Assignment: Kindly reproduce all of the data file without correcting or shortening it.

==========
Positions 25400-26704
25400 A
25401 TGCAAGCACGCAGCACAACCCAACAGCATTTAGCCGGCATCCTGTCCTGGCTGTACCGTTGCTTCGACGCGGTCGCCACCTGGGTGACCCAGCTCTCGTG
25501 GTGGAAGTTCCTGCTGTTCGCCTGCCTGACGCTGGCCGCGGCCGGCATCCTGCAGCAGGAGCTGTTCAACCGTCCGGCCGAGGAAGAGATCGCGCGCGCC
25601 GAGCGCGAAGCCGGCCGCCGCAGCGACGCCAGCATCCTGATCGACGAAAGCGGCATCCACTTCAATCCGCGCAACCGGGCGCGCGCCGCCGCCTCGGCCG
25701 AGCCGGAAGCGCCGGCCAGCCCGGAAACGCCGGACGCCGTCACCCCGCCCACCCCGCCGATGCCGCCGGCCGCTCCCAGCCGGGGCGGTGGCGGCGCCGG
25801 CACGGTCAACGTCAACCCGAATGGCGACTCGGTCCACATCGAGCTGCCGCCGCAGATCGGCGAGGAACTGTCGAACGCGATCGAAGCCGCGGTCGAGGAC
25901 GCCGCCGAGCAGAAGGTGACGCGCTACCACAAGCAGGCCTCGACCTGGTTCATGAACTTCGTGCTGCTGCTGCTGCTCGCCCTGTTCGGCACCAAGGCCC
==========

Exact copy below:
Positions 25400-26704
25400 A
25401 TGCAAGCACGCAGCACAACCCAACAGCATTTAGCCGGCATCCTGTCCTGGCTGTACCGTTGCTTCGACGCGGTCGCCACCTGGGTGACCCAGCTCTCGTG
25501 GTGGAAGTTCCTGCTGTTCGCCTGCCTGACGCTGGCCGCGGCCGGCATCCTGCAGCAGGAGCTGTTCAACCGTCCGGCCGAGGAAGAGATCGCGCGCGCC
25601 GAGCGCGAAGCCGGCCGCCGCAGCGACGCCAGCATCCTGATCGACGAAAGCGGCATCCACTTCAATCCGCGCAACCGGGCGCGCGCCGCCGCCTCGGCCG
25701 AGCCGGAAGCGCCGGCCAGCCCGGAAACGCCGGACGCCGTCACCCCGCCCACCCCGCCGATGCCGCCGGCCGCTCCCAGCCGGGGCGGTGGCGGCGCCGG
25801 CACGGTCAACGTCAACCCGAATGGCGACTCGGTCCACATCGAGCTGCCGCCGCAGATCGGCGAGGAACTGTCGAACGCGATCGAAGCCGCGGTCGAGGAC
25901 GCCGCCGAGCAGAAGGTGACGCGCTACCACAAGCAGGCCTCGACCTGGTTCATGAACTTCGTGCTGCTGCTGCTGCTCGCCCTGTTCGGCACCAAGGCCC